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IndyCar drivers rally behind Takuma Sato after Denver Post sports writer's racist tweet


Takuma Sato, the first Japanese Indy 500 winner, and other IndyCar drivers responded Thursday to a racist tweet from a Denver Post sports writer.
Before Takuma Sato moves around the 14-turn temporary street course on Belle Isle for this week’s Chevrolet Detroit Grand Prix, the Indianapolis 500 winner will try to move past a tweet that cost Denver Post sports writer Terry Frei his job.
Sato on Sunday became the first Japanese driver to win the Indy 500.
Frei tweeted: “Nothing specifically personal, but I am very uncomfortable with a Japanese driver winning the Indianapolis 500 during Memorial Day weekend.”
Frei later tweeted a lengthy apology that began: “I fouled up. I’ m sorry. I shouldn’ t have said what I said when I said it. I should have known better and I regret it.”
The Post apologized for the tweet sent by Frei and announced Monday that Frei no longer was an employee.
“Obviously unfortunate for him to lost a job, ” Sato said. “It’s sad. Obviously, I have to respect the Denver Post’s decision and certainly I’ m very appreciative of the public response.”
Sato said the support he received from people in light of the tweet made it “a positive, ” and he called the Indy 500 victory “a significant moment in my life.”
He hopes the win inspires people in Japan and gives them hope.
“Japan has been suffering from the earthquake and tsunami in 2011. This kind of news is definitely in support of all of them, ” said Sato, who said it wasn’t easy to drive after the disasters.
“I was questioning myself, ‘Why am I racing in here?’ There’s still 250,000 people living in temporary housing today. I’ m certainly happy to deliver great news to Japan.”
Indy drivers in Detroit praised Sato and were upset when they heard about the tweet. Helio Castroneves, a three-time Indy 500 winner who finished second to Sato on Sunday, called the tweet “an immature, dumb moment.”
“Trying to make a big splash, which cost him his job, ” Castroneves said. “Indianapolis – it’s not about (being) political. It’s about bringing the best drivers in the world.”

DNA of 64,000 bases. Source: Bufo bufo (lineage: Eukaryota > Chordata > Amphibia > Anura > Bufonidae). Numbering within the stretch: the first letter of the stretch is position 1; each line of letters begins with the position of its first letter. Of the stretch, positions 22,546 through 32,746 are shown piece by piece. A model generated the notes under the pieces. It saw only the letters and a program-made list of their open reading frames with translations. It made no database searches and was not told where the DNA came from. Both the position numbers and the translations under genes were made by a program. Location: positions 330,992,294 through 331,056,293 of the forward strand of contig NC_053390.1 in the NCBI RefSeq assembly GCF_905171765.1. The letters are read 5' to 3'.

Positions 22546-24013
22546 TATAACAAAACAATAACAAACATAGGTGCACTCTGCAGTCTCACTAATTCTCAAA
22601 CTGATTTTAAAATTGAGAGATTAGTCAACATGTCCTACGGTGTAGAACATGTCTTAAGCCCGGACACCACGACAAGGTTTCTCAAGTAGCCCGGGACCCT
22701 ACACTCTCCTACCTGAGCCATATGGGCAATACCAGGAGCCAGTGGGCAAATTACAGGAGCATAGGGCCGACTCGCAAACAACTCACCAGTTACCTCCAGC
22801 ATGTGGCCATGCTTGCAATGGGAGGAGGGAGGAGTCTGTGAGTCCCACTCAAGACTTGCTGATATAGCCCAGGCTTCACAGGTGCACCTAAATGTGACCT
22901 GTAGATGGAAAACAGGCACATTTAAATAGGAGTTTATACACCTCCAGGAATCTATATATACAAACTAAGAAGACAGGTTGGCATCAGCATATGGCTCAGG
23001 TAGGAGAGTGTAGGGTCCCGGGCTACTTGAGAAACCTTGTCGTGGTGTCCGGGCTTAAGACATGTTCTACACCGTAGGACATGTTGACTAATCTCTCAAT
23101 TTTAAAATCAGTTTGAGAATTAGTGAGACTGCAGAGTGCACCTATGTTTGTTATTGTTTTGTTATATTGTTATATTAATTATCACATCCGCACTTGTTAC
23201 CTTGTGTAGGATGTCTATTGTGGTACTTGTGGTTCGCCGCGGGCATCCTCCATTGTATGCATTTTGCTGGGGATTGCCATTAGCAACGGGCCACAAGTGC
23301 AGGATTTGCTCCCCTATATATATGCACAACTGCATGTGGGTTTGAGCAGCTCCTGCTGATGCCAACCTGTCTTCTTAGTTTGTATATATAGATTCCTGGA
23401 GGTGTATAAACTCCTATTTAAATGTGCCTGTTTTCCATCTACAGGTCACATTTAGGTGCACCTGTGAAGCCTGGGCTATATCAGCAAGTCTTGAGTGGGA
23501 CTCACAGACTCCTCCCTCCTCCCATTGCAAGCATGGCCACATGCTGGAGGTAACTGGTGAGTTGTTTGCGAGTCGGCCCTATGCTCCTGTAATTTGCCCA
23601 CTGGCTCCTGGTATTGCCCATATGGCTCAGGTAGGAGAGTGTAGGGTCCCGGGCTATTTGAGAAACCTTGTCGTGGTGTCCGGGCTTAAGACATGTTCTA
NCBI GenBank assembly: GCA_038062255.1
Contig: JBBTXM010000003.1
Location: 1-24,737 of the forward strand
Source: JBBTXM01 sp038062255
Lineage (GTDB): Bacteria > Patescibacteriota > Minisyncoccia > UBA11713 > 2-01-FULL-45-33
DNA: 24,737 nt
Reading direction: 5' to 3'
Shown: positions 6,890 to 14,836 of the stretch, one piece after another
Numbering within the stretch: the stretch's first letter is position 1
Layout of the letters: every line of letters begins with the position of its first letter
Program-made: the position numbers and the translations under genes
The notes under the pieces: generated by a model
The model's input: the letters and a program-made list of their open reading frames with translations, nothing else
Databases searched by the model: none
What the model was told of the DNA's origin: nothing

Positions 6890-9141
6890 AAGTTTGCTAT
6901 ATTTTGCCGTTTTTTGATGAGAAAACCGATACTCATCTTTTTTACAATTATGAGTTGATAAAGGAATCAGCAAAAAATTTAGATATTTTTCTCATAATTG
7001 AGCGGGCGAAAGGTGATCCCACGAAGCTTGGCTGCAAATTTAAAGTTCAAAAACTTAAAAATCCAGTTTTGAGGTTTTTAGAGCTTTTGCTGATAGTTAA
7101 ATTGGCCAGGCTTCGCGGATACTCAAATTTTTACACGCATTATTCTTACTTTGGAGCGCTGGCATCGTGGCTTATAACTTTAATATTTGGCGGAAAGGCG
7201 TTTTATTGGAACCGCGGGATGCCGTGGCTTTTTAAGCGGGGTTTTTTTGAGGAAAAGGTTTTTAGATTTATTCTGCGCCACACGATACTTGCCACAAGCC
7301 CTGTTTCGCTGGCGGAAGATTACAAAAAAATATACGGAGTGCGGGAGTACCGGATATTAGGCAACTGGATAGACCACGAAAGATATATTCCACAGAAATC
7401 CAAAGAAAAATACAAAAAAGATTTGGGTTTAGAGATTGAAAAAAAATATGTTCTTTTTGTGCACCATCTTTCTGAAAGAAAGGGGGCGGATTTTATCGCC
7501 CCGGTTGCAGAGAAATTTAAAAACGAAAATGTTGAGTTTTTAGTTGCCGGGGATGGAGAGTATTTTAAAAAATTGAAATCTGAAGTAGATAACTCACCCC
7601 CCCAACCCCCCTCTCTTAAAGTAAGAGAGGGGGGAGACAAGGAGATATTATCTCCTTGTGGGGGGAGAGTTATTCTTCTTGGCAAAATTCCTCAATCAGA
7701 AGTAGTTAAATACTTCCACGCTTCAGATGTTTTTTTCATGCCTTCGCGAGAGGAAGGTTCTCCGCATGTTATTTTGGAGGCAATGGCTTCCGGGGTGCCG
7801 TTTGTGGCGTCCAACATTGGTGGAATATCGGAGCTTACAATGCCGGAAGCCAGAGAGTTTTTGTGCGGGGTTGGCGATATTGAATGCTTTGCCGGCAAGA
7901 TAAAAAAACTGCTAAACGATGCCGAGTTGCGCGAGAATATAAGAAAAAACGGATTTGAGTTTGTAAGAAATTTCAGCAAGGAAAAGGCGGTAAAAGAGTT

Castroneves echoed the sentiment of other Penske drivers about how much respect Sato has in the garage area. Simon Pagenaud, the 2016 IndyCar champion, called him “a tremendous racer” who has supported “the sport forever.”
“Some people are more evolved than others, ” Pagenaud said. “Obviously, I was shocked by the reaction, especially coming from a journalist. You would expect a journalist to be more open minded than most and step back on what he writers. It’s a real shame. Whatever the past is, you have to move on and society has to improve and it did.”
Pagenaud, a Frenchman, said he’s never had a similar experience while racing in the U. S., and Tony Kanaan, who is from Brazil, said there are “enough problems in the world” that it isn’ t worth acknowledging Frei’s views.
“Apparently he deleted it, ” Kanaan said. “It’s small-minded people, man. The world doesn’ t need people like that.”
Detroit Grand Prix chairman Bud Denker called the tweet “unfortunate, ” but noted how Sato’s Indy 500 victory could help the series.
“You’re going to see a lot more journalists over here this weekend at Belle Isle than you had in the past from Japan, ” Denker said. “A lot more.”
Castroneves added: “Imagine for the companies in Japan. We have a sponsor, Hitachi. I think this is fantastic. They’ re now going to be more excited to be in America, funding with teams or giving America jobs. As I said, it’s great for everyone. Obviously, it would be better for us to be winning.
“But what Takuma Sato did, it’s going to actually go and benefit a lot of people.”

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